One dead, two overdosed at Boston Children’s Hospital (Top doc: ‘We are not perfect’)

Despite a dark past which includes pedophile pediatricians, doctors who thought that a patient was being physically hurt by evil spirits, the well-documented 16-month physical and mental torture of Justina Pelletier, a history of discredited allegations of infanticide against innocent caregivers by questionable staff, the attempted importation of a doctor from “an America-hating Iranian militia,” and now the preventable death of one child and the administration of overdoses of the dangerous drug Propofol to 2 others, Boston Children’s Hospital continues to enjoy both the top-ranking of US News and World Report and the largest share of federal funding of any such institution nationwide – over $300 million annually.

(Article by Marty Gottesfeld republished from

Boy, it must be nice to be affiliated with Harvard. You see, many people who wouldn’t bring their child for a haircut at a barber college which has a good record are quick to seek appointments for their sick kids at Harvard’s primary pediatric teaching and research affiliate, Boston Children’s Hospital, even though it has a bad one. And by shielding the facility through its association with their reputations, neither Harvard nor US News and World Report are helping parents choose better, non-exorcist-based pediatric care.

In the latest scandal to rock Boston Children’s Hospital, one child died of a sepsis infection after administration of a vital antibiotic was delayed for 14 hours and 2 others were given overdoses of the powerful sedative Propofol, the same drug involved in the death of Michael Jackson.

According to a front page report on Monday in the usually-all-too-Harvard-friendly festering fungal rag known as the Boston Globe, these most recent mistakes, “prompted regulators to threaten the hospital with potential termination from the federal Medicare program,” and such threats are issued upon finding “substantial violations of rules.”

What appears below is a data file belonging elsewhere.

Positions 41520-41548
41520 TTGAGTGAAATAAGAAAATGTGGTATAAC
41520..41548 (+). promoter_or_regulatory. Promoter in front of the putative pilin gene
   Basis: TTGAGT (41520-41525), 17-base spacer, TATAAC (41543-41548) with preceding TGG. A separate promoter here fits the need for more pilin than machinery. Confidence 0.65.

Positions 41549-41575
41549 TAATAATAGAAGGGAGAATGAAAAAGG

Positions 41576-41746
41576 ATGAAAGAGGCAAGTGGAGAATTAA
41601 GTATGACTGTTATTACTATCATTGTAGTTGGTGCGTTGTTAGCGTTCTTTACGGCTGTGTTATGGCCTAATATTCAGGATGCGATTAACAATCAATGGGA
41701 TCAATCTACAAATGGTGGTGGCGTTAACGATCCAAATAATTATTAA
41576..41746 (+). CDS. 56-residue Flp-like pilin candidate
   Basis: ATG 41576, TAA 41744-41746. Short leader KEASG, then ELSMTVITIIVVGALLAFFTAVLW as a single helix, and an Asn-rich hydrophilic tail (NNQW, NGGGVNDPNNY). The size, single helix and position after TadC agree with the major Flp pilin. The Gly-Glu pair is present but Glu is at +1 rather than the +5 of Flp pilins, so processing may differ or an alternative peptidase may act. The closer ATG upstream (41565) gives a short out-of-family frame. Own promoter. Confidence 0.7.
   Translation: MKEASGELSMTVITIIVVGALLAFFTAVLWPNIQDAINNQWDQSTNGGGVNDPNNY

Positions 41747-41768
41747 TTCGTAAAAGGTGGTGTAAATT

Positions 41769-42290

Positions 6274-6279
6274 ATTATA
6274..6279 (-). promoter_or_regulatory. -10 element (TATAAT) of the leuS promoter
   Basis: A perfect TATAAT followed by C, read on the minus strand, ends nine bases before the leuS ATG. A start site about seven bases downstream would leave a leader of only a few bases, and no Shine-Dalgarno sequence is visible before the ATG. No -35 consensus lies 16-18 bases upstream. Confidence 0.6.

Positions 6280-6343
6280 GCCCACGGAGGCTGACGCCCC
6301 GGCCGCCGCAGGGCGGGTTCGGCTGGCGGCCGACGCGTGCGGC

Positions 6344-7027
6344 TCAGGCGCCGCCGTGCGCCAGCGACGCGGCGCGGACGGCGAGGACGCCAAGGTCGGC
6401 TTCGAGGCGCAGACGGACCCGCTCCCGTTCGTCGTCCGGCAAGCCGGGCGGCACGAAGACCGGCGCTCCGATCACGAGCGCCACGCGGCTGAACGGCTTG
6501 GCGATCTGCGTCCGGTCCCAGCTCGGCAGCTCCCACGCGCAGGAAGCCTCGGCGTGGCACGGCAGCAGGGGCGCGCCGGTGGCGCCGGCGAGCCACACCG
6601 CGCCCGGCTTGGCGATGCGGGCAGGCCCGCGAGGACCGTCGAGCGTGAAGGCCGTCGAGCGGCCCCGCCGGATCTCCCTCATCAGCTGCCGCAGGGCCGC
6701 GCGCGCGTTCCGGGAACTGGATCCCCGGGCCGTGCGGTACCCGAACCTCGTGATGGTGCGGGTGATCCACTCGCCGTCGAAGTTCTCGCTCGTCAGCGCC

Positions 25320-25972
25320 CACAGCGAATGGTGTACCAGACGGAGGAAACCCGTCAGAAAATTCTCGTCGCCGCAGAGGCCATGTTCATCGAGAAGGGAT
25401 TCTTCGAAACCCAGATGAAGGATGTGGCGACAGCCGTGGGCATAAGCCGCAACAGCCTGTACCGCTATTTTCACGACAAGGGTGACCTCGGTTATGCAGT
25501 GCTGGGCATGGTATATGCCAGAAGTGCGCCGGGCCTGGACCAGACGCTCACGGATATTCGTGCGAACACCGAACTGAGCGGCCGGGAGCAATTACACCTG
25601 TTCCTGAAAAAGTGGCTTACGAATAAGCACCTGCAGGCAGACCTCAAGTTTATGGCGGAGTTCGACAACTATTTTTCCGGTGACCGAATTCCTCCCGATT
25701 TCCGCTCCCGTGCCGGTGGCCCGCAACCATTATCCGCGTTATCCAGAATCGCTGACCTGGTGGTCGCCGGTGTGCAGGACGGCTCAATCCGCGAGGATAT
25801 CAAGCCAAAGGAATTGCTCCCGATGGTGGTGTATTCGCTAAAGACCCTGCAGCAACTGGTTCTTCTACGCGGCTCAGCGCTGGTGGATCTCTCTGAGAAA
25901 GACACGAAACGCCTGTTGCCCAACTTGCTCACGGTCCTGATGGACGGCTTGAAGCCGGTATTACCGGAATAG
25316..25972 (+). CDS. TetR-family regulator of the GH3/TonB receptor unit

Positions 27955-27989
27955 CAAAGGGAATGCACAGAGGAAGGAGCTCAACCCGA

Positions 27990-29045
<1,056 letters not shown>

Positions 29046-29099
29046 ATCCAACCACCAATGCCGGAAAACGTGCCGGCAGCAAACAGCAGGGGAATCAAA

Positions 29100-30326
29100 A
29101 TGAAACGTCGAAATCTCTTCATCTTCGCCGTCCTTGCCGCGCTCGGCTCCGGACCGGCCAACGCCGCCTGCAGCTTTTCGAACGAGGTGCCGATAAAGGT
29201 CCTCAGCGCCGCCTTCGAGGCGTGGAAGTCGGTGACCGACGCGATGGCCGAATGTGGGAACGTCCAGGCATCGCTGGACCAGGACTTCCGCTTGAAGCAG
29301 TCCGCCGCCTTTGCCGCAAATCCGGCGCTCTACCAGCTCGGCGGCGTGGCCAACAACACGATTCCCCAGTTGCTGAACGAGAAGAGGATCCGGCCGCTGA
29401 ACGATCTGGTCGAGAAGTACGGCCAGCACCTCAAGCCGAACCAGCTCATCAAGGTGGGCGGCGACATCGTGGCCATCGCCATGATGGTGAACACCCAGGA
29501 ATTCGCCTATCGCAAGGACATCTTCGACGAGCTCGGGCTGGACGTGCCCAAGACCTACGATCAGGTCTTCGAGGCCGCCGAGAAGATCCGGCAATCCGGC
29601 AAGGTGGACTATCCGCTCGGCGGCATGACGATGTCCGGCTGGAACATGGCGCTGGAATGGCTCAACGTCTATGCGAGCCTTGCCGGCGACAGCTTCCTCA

However, you can almost always count on the swamp not to drain itself and the Globe also noted that such terminations rarely actually happen.

For his part, Dr. Jonathan Finkelstein demonstrated a talent with understatement that has probably served him well during his tenure as the chief of patient safety and quality officer at Boston Children’s Hospital when, considering that these mistakes didn’t occur during a complex surgery but in the basic administration of medicine, he issued what seemed like a cop out to the Boston Globe, by saying, “we are not perfect.”

And while that much is undoubtedly true, Finkelstein’s next statement to the Globe, that after a mistake, “we set out the very next day to improve care,” seems just as dubious as the stories of Globe reporter Kevin Cullen, who is now under investigation for his claims about where he was and what he was doing during the 2013 bombing of the Boston Marathon.

As the Globe noted, the first Propofol overdose occurred in January 2017, when a physician in training “gave a patient 50 milligrams of the anesthetic instead of the intended dose of 15 to 30 milligrams. A nurse had filled a syringe with more than one dose, but the doctor did not know that.”

So, according to the Globe, in April – far from “the very next day” – a committee at Boston Children’s recommended a new policy, “requiring that each syringe contain just one dose of Propofol based on the patient’s weight.”

However, the Globe found, “that change never occurred.” Then, in October, 10 months after the first overdose and even further from “the very next day,” the paper found another physician in training “gave a patient 60 milligrams of Propofol instead of 10 milligrams as intended. The patient’s blood pressure plummeted and breathing stopped, but the patient was resuscitated. As of Nov. 24, the change apparently had still not been implemented, according to the inspection report.”

Finally, the Globe reported, “[Boston] Children’s [Hospital] issued a hospital-wide alert stating that when medications are handed off to another clinician, only a single, labelled, weight-based dose can be prepared in a single syringe.”

That’s one problem down (hopefully), and as you can see from the links in my opening paragraph, many, many more to go. In the meantime though, the local barber college isn’t looking too shabby compared to number 1-rated, Harvard-affiliated, Boston Children’s Hospital:

US News and World Reports did not answer a request for comment as to how this string of incidents and the history of other problems enumerated above might affect its ranking of Boston Children’s Hospital this year.

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